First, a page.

Stepparent adoption to confirm parentage
Married parents whose children were conceived through assisted reproduction or born through a gestational surrogacy process may be able to use a simplified adoption process to protect the legal parental rights of the parent or parents who did not give birth to the child.
This is a simplified adoption process called stepparent adoption to confirm parentage. Unlike other adoption cases, there's generally no investigation or court hearing.
Check if this is the right process for you
You can use this process if:
- You and the other parent were married or domestic partners at the time the child was born
- You are still married or domestic partners
- You or your spouse gave birth to the child conceived through reproductive assistance or you used a gestational surrogacy process
In some cases, you may have other options to establish the non-birth parent's legal parent-child relationship. Talk to a lawyer if you're not sure what's the best in your situation.
Fill out forms
- Adoption Request (form ADOPT-200)
- Adoption Agreement (form ADOPT-210) (You must sign this form either when you file it in front of the court clerk or in front of a notary public. If the child you're adopting is 12 or older, they must sign the form as well)
- Adoption Order (form ADOPT-215)
You also need to fill out these forms and attach them to the ADOPT-200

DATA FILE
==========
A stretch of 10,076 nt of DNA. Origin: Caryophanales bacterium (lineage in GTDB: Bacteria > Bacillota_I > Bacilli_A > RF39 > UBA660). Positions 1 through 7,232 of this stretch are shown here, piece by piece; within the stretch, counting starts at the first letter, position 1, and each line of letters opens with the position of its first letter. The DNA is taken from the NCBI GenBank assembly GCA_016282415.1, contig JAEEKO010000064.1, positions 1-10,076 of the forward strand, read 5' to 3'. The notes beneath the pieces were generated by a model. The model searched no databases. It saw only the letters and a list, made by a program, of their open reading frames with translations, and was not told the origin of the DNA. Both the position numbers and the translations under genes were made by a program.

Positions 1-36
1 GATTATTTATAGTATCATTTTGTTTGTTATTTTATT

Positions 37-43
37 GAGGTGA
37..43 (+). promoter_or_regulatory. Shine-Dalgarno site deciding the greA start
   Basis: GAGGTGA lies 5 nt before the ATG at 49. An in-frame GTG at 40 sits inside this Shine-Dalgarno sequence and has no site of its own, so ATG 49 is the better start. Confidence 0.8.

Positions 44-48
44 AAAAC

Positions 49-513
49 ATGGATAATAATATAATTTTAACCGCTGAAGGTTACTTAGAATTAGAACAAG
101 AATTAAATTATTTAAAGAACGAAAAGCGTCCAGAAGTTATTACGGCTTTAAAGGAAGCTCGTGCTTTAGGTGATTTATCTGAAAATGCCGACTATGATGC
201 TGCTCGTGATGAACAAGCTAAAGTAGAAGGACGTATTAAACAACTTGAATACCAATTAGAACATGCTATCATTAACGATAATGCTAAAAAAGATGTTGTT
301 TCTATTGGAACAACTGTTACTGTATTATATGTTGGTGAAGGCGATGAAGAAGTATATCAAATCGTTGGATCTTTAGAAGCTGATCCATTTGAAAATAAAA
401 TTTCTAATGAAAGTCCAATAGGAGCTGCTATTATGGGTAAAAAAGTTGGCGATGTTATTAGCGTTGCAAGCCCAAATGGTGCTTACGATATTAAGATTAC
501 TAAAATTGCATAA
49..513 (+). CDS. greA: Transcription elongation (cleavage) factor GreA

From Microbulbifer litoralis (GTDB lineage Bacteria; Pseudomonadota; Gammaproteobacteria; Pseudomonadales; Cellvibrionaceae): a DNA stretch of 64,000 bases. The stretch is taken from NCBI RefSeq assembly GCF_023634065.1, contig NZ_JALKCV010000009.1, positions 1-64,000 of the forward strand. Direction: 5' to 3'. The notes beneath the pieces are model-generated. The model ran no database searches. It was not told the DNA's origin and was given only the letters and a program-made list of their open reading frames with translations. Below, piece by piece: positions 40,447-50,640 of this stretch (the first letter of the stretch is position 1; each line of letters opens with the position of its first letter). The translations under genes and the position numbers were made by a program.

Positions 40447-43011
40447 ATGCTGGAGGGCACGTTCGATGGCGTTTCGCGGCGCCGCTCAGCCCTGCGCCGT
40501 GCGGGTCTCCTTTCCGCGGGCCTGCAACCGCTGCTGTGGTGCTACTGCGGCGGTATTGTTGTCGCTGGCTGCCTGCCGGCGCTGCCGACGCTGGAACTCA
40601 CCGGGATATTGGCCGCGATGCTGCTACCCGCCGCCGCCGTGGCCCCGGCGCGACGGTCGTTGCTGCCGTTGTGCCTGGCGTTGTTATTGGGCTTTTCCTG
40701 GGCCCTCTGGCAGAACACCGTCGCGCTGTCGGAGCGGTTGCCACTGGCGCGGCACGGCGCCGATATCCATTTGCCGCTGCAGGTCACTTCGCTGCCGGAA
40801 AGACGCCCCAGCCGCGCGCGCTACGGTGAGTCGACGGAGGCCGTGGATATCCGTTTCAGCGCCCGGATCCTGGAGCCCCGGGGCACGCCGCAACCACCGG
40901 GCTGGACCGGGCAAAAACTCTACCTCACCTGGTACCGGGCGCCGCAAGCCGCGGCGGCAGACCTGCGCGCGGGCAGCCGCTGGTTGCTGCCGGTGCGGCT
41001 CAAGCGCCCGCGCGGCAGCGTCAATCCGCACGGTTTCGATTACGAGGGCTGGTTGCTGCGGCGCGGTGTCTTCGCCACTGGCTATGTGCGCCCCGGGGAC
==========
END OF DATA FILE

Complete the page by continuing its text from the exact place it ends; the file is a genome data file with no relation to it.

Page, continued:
To tell the court how you conceived your child (why you qualify for stepparent adoption), both parents need to complete either a:
- Declaration Confirming Parentage in Stepparent Adoption (form ADOPT-205)
- For a child born outside California surrogacy process, you can use a Declaration Confirming Parentage in Stepparent Adoption: Gestational Surrogacy (form ADOPT-206) if the place where the child was born did not allow you both go on the child's birth certificate.
You will also need to attach:
Make at least two copies of the forms.
File your forms and pay fee
Take your forms to the court clerk in the county where you live.
To file your forms with the court:
Give the original and the 2 copies to the court clerk
Pay a $20 fee (unless you have a fee waiver)
You can sign the ADOPT-210 form in front of the court clerk if you did not sign it in front of a notary public.
The judge reviews the request
A judge will review your request. If all the paperwork is complete and you met the requirements, the judge will sign the Adoption Order. This means the adoption is complete.
If the judge has a very good reason (called good cause), the judge may order a home investigation or home study and set a court date to make a decision after they get more information. If this happens, then it will take more time to finish the adoption.
The filed Adoption Order (form ADOPT-215) signed by the judge means the adoption is complete.